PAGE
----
Once more he would team up with James Whale, who would be on hand for directorial duties, and his craft is well toned in this cross between light-hearted drama and haunted house horror.
It certainly takes its time to get the wheels moving as it sets up the multiple of characters that descend upon the strange house and its odd occupants to shelter from a passing storm.
There’s the argumentative couple who we first meet and the dialogue feels stilted and all due respect, as thought they are lifting the lines off the page instead of embodying it.
It’s only when Melvyn Douglas arises from the back of the car with his upbeat banter that you start to think, ‘thank fuck for that’, even if it does come across as a little overbearing.
When they arrive at the house, they are greeted by the mute butler ably played by Karloff, who it turns out, does not make a happy drunk.
Boy, we’ve all met one of them, haven’t we?
Alongside Karloff, we also meet a couple of the Femm family, the neurotic Horace and his sister, Rebecca, who is not only partially deaf, but a bit of a grumpy cow.
There is something deliberately off beat about this movie and because of this, the audience play into the hands of the director, who leads through our uneasiness, which can’t seem to shift, despite the presence of the charismatic performance of Charles Laughton in his first Hollywood film, and a romantic interest thrown in for good measure.
Gladys even remarks on how there is something odd about the house and is reluctant to go back inside.
Of course she does, and in doing so, the audience is greeted by more oddities and peculiarities.
Karloff’s Morgan has hit the bottle by this point and has gone on the rampage.
The arguing couple are no longer doing so and appear to show genuine care for each other.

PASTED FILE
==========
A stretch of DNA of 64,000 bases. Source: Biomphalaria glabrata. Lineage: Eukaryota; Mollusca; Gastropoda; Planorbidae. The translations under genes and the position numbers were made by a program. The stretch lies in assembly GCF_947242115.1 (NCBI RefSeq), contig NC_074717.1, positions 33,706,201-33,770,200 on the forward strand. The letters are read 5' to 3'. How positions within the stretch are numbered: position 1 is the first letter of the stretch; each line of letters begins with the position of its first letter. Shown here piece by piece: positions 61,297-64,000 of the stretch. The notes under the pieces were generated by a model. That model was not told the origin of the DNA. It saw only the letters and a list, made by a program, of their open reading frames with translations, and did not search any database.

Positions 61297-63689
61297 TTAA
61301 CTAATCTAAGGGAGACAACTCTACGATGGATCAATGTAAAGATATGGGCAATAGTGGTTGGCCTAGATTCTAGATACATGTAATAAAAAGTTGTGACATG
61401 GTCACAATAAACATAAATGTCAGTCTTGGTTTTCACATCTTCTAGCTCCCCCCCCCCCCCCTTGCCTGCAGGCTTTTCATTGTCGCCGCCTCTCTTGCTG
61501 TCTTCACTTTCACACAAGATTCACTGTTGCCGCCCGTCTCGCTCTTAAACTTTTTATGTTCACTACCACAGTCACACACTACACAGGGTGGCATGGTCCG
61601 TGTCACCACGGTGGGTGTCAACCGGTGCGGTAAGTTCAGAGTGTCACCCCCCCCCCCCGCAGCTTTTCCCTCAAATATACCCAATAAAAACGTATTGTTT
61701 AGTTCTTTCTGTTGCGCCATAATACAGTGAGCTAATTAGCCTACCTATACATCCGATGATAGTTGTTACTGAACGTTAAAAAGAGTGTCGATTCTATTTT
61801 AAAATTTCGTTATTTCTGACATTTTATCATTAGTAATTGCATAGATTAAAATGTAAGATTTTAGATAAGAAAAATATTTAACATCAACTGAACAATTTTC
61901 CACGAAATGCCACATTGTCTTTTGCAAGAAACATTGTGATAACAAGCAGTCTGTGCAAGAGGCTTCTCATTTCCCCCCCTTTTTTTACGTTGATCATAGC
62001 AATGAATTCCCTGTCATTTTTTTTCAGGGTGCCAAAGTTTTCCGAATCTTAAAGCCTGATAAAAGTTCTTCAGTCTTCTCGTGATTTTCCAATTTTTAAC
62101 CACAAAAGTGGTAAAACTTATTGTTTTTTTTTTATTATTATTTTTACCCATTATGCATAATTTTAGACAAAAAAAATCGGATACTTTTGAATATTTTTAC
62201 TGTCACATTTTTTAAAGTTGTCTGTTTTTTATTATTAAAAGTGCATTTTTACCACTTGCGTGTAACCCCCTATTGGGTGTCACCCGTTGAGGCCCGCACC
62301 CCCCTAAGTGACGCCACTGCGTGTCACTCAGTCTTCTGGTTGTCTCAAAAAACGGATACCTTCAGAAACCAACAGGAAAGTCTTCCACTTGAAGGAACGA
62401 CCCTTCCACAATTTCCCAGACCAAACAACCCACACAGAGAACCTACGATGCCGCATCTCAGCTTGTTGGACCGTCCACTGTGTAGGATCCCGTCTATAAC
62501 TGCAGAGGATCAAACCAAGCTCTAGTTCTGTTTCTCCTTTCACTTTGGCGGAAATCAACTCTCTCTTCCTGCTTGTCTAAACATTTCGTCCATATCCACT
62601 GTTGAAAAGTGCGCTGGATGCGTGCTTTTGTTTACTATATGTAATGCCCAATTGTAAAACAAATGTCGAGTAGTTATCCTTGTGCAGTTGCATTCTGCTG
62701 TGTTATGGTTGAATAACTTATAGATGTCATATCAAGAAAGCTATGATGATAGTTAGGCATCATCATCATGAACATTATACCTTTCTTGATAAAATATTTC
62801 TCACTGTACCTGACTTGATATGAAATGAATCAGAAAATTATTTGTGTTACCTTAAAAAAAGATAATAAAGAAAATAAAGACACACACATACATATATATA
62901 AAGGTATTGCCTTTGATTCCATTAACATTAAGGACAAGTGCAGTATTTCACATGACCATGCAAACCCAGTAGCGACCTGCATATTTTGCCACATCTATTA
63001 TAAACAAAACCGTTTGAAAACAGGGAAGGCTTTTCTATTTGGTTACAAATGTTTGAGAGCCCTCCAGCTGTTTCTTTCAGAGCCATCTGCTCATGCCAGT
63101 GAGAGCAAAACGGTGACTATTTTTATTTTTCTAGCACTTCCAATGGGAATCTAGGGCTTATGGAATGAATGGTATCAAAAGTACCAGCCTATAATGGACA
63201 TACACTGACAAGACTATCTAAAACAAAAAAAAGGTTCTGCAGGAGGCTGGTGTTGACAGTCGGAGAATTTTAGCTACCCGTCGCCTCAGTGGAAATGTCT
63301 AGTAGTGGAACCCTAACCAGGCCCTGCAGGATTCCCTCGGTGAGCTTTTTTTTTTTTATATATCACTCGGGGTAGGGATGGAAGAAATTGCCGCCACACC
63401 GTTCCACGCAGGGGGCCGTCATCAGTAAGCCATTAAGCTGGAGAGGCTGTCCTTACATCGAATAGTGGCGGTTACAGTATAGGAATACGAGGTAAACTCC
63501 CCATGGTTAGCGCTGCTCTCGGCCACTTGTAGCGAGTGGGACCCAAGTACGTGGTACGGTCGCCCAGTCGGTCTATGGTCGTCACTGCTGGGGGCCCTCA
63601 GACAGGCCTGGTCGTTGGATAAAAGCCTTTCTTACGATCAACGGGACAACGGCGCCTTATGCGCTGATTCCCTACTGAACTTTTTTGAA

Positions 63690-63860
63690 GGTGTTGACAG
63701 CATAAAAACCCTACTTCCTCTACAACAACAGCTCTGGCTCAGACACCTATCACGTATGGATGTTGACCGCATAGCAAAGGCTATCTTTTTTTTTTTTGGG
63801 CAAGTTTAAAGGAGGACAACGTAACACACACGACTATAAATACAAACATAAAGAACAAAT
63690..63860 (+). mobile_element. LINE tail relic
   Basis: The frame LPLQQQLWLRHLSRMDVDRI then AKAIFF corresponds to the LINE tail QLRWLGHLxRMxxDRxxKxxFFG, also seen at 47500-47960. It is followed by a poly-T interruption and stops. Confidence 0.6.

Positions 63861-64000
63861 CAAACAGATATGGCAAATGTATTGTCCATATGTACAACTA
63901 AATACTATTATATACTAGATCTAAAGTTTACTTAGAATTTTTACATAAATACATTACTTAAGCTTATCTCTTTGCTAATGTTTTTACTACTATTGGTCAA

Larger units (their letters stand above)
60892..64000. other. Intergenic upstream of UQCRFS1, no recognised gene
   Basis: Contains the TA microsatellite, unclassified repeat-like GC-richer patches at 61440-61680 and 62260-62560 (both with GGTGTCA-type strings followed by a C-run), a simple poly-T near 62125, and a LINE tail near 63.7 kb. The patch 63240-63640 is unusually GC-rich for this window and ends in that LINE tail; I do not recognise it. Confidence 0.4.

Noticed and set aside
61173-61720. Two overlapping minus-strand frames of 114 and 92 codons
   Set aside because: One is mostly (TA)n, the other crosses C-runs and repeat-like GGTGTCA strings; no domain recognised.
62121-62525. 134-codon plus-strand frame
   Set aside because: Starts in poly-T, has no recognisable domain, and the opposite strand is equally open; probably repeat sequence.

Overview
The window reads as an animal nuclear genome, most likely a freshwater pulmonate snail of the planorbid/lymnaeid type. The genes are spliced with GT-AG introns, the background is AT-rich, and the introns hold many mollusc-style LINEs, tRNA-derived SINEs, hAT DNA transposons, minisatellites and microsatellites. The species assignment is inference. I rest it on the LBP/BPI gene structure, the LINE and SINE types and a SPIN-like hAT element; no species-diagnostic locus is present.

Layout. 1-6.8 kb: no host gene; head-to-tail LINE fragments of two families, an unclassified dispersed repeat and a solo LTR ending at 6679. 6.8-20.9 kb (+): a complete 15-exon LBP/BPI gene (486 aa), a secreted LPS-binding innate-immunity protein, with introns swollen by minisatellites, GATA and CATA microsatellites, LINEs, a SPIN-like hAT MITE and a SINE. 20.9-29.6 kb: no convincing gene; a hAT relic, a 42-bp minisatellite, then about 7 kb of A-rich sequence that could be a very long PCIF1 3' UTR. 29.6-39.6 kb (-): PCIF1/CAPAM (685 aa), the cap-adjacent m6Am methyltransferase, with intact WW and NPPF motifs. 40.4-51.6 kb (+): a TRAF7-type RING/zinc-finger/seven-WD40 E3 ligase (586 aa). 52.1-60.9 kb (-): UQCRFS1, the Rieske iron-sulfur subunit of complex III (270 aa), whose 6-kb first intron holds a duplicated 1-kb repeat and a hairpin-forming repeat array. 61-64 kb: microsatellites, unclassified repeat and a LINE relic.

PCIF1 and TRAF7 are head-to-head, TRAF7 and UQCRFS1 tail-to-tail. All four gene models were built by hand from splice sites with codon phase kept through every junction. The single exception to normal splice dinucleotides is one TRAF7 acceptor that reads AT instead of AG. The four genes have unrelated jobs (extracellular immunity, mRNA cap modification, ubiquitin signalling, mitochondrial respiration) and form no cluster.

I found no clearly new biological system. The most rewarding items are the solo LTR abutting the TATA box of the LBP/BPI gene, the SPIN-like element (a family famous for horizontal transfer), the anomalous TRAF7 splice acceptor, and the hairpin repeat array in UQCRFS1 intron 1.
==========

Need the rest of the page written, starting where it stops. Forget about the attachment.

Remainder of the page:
In this state of enlightenment, they meet the patriarch of the Femm household, a bed-ridden Sir Roderick, who despite being billed as John Dudgeon was actually played by Elspeth Dudgeon, because apparently Whale couldn’t find a man who looked old enough to play the 102 year old.
The problem is that it clearly looks like a woman with a few tufts of hair to form the guise of a beard.
Is that supposed to make her look more “manly”?
The result is that it took me further out of the movie than I already was.
What does pull you back in though, is the introduction of another brother, who has been locked in a room upstairs, and for good reason, for he’s clearly insane and is played with clear mania and glee by Brember Wills.
Said brother, Saul is also a pyromaniac and when his appears on the screen, the level of menace and sinister is heightened because of it, a testament to Wills’ performance.
There are some ingredients in here to make the movie a worthwhile viewing and yet, some say that William Castle’s version that came about in 1963 is arguably a better adaptation.
What is strange though is that in a Top 100 horror movie list as conducted by Time Out magazine and selected by authors, directors, actors and critics of the genre, The Old Dark House reached No. 71, a fact that I find hard to believe when there have been so many glorious movies in the horror realm that trump this film.
But it’s our diversity in taste that keeps us united and divided in our love of horror.
It keeps us debating and talking, to challenge each other and find common ground.
And some cases, change our opinions or go back to review those films again.
- Paul Farrell